But this conversion has slowed recently, in part because the switch has already been made for applications where aluminum makes the most sense, says Jonathan Barnes, senior analyst for copper markets at Wood Mackenzie. For use in a broader range of electrical applications, conductivity is the primary limit. That’s why researchers like Kappagantula are trying to redesign the metal.

Engineers often design alloys to improve other qualities of a metal, such as strength or flexibility. But these concoctions are less conductive than the pure stuff. Even if a particular additive is especially good at carrying electricity (which is the case with the carbon-based materials Kappagantula works with), the electrons within the alloy often have trouble jumping from one material to another. The interfaces between them are the trouble spots.

It is possible to design interfaces where that is not the case, but this must be done with care. The usual ways of making aluminum alloys are not enough. Metallic aluminum has been produced for over a century by processes that may sound familiar if you remember your high school chemistry textbook: the Bayer process for extracting aluminum oxide from bauxite (the sedimentary rock in which it is found). mainly the element), followed by the Hall-Héroult process to melt the material into aluminum metal.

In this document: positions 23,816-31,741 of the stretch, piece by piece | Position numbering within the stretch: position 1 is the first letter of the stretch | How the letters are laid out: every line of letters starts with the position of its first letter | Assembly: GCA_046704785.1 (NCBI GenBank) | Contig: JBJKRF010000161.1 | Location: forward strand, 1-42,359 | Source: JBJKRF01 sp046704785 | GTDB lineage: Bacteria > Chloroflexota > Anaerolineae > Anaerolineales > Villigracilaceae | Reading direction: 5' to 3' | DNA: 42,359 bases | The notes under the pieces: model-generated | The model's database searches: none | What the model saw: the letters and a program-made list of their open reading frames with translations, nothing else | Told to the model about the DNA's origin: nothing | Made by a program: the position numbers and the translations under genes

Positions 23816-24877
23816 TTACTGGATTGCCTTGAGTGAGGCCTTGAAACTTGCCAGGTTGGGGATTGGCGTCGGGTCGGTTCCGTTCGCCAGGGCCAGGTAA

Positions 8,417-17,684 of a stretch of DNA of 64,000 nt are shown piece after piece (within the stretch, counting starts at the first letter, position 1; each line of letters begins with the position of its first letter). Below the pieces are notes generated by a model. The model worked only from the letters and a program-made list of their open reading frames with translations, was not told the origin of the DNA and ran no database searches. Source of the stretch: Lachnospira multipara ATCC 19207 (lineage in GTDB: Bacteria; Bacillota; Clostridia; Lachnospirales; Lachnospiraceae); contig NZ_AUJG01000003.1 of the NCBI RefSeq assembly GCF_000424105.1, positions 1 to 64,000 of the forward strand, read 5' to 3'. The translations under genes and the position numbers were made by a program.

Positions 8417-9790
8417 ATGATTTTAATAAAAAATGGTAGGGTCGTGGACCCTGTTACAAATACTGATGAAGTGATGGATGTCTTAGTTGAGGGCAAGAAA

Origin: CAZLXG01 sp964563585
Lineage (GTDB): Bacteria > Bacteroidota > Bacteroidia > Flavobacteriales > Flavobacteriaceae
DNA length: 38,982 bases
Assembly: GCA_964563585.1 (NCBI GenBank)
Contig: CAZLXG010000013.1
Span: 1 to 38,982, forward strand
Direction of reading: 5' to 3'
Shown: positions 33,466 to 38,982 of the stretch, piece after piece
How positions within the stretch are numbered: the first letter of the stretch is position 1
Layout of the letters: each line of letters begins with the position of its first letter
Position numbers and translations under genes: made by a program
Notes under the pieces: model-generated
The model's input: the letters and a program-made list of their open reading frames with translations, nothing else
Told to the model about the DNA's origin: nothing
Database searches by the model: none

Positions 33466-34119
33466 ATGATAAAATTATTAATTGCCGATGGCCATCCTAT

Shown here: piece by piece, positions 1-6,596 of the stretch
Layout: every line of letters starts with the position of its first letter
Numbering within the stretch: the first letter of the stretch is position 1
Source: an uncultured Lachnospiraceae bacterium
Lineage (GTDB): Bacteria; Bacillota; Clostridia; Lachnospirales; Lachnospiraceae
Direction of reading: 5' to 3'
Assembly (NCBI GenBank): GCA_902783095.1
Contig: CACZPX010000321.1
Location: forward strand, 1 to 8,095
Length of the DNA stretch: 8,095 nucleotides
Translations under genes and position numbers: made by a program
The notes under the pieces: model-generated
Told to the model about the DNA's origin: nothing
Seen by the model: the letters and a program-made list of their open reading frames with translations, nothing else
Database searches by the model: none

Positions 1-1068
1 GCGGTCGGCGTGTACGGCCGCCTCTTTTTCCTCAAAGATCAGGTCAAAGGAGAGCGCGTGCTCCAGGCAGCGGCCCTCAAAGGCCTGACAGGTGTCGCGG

As the world turns to electric vehicles and renewable energy, molecular tweaks to aluminum could improve its conductivity.

That second process involves heating the metal to nearly 1,000°C to melt it, a not-so-environmentally friendly procedure that goes a long way toward explaining why it takes about four times as much energy to make aluminum as it does to make copper. . And at these temperatures problems arise in making properly nuanced alloys. It’s too hot for an additive like carbon, which will lose its carefully designed structure and end up unevenly distributed throughout the metal. The molecules of the two substances realign to form what is known as an intermetallic, a hard, brittle material that acts as an insulator. Electrons cannot jump from one side to the other.

Instead, the PNNL researchers turned to a process called solid-phase fabrication, which uses a combination of shear and frictional forces at lower temperatures to layer the new carbon material into the metal. The key is to do this at a temperature that is high enough for the aluminum to become flexible, in the so-called “plastic” state, but not molten. This allows Kappagantula to carefully control the distribution of the materials, which are then verified with computer simulations that model the atomic structures of the new alloys.

It will be a long process to get those materials out of the lab. The team’s first step has been to produce cables made from the new alloys, first a few inches long and then a few meters. Next, they’ll create bars and sheets that can be run through a variety of tests to make sure they’re not only more conductive, but also strong and flexible enough to be useful for industrial purposes. If it passes those tests, they will work with manufacturers to produce larger volumes of the alloy.

But for Kappagantula, it’s worth reinventing the two-century-old aluminum-making process. “We need a lot of copper, and soon we’re going to have a shortage,” he says. “This research tells us that we are on the right track indeed.”

Leave a Comment